Some Standards of Authority (2)

Clinton D. Hamilton
Tampa, Florida

By what authority something is done should be the concern of every one in matters religious. The last lesson dealt with conscience as authority one might practice in religion. God's word teaches that one should act in harmony with his conscience, but the conscience must have the proper standard, the word of God. One's standard, his training, and environment might lead him to believe error with a good conscience. It is not enough just to have a good conscience. One must also have the truth of God. To what other authority do men sometimes appeal?

Human Reason

The ability to think and to arrive at conclusions (having considered the evidence) are wonderful attributes of man. Reason properly used and guided glorifies God. But human reason unaided by divine revelation cannot bring us into the proper relation with God. It is true that God's power and divinity can be observed in the natural creation, but the desire of God for man (in the way of conduct) can only be learned by a study of the revelation supernaturally given - the Bible.

If one were to devise a plan by his own reason whereby he could be saved, salvation would be a matter of works and not faith. Yet we are told that we are saved by faith and not by works (Eph. 2:8). We are saved by grace through faith. But faith is a work of God (Jn. 6:29). Not that the faith is miraculously produced; it is not. For faith comes of hearing the word of Christ. (Rom. 10:17). When one believes and acts in harmony with the demands of genuine faith, he is following a plan devised by God, and not by human reason. One exercises his reason to understand what God reveals, but not to devise a system whereby he can be saved.

The world by its wisdom did not know God, and it pleased God through the foolishness of preaching to save them that believe (I Cor. 1:21). Far too many people now feel that if they think the thing is right then it is. Right and wrong are determined by God, and not by man. The word of God is the expression of the will of God. By it one knows right and wrong. All the thinking one may do cannot change what God said, for scripture cannot be broken or loosed from force once it is bound (John 10:34-35).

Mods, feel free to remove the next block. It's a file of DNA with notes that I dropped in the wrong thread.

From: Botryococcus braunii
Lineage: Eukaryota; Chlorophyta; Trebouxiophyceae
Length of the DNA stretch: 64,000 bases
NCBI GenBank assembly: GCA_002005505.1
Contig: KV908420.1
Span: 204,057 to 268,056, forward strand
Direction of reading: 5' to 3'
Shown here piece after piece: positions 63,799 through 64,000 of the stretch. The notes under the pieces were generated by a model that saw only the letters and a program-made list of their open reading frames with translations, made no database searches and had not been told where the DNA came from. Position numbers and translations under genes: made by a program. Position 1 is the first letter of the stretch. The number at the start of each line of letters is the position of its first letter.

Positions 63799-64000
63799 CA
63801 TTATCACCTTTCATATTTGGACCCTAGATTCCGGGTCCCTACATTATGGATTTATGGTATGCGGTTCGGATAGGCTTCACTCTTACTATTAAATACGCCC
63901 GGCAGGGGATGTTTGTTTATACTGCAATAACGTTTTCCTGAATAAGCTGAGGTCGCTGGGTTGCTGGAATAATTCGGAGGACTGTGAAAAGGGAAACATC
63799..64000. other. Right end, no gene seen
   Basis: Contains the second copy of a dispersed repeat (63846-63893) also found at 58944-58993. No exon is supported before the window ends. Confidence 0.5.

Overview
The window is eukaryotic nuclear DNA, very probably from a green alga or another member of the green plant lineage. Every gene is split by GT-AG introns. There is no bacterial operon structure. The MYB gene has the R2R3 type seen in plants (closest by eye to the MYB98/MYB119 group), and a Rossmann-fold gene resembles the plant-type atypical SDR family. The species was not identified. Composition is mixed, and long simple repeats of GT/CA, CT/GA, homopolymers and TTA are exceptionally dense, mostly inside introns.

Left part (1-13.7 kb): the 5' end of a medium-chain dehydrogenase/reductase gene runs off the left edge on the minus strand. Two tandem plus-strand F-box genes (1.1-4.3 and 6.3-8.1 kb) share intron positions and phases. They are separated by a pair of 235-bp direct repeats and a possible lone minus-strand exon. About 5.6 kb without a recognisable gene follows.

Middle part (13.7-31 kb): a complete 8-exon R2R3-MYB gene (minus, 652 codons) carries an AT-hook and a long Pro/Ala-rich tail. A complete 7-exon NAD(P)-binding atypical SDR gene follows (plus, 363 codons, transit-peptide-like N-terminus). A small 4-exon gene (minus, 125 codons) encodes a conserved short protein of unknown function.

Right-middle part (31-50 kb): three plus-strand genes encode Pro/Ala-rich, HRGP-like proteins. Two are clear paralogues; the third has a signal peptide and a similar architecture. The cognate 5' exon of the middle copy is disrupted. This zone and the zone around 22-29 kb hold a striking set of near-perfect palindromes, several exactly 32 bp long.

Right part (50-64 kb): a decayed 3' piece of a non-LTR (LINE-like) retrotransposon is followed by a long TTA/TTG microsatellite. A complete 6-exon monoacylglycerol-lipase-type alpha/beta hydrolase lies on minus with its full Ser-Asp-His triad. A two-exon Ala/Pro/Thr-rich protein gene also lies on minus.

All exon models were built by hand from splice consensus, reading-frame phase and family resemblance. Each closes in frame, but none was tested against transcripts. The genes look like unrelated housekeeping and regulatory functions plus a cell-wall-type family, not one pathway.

Walking by human reason is walking by sight. But those who please God must walk by faith, and not by sight (2 Cor. 5:7). Since faith comes of hearing the word of Christ, it follows that God's word is that which should direct one, and not his own reason. Should one walk by his own reason, the way of man would be within himself, but the way of man is not in himself, for it is not in man that walketh to direct his steps (Jer. 10:23). We need, and we must appeal to an authority above our own minds or reason.

God is the maker of our minds, and the author of the Bible. His word was designed to appeal to the rationality, the mind, of man. This is revealed in Peter's statement concerning the word of God. He says that it is the sincere or reasonable milk (I Pet. 2:1ff). The idea is that the word of God appeals to the reason. In fact, faith is the evidence of things not seen, and the confidence of things hoped for (Heb. 11:1). God intended that human reason be exercised. When one studies God's revelation, his mind is exercised fully. There must be a sifting of the evidence, and a drawing of conclusions based on certain truths. This exercise of the mind by diligent study to learn God's desire, or will, for man is a high and elevated use of human reason. Without this use of our minds, we cannot be saved ( Heb. 5:12ff). But, we should never feel that we can devise our own system of salvation apart from God revealed in His word.

To appeal to one's own reason without reference to the New Testament is to reject God, and to turn to one's own ways. For centuries before the coming of Christ, men demonstrated the folly of such an approach.

Truth Magazine III:7, p. 1
April 1959